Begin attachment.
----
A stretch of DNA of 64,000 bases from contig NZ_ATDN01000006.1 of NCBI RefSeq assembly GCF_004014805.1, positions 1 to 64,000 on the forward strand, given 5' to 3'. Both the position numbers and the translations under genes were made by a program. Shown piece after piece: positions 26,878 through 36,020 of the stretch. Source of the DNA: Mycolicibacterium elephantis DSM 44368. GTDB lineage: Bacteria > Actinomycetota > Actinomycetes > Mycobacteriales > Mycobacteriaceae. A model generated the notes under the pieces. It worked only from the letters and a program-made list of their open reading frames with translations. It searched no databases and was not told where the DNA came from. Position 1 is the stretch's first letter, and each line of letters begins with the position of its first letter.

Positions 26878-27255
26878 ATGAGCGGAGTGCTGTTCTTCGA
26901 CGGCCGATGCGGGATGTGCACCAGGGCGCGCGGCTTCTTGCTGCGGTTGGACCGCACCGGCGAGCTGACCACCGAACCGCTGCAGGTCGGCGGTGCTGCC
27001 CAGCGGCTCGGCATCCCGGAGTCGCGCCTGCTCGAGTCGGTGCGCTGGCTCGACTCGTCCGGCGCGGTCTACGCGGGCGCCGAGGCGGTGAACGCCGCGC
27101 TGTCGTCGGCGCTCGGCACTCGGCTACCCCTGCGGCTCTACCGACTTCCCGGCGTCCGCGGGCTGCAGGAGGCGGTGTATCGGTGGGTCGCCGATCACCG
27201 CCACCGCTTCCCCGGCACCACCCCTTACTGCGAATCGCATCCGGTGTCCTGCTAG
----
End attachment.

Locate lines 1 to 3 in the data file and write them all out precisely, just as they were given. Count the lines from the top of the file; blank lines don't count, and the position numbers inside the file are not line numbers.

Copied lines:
A stretch of DNA of 64,000 bases from contig NZ_ATDN01000006.1 of NCBI RefSeq assembly GCF_004014805.1, positions 1 to 64,000 on the forward strand, given 5' to 3'. Both the position numbers and the translations under genes were made by a program. Shown piece after piece: positions 26,878 through 36,020 of the stretch. Source of the DNA: Mycolicibacterium elephantis DSM 44368. GTDB lineage: Bacteria > Actinomycetota > Actinomycetes > Mycobacteriales > Mycobacteriaceae. A model generated the notes under the pieces. It worked only from the letters and a program-made list of their open reading frames with translations. It searched no databases and was not told where the DNA came from. Position 1 is the stretch's first letter, and each line of letters begins with the position of its first letter.

Positions 26878-27255
26878 ATGAGCGGAGTGCTGTTCTTCGA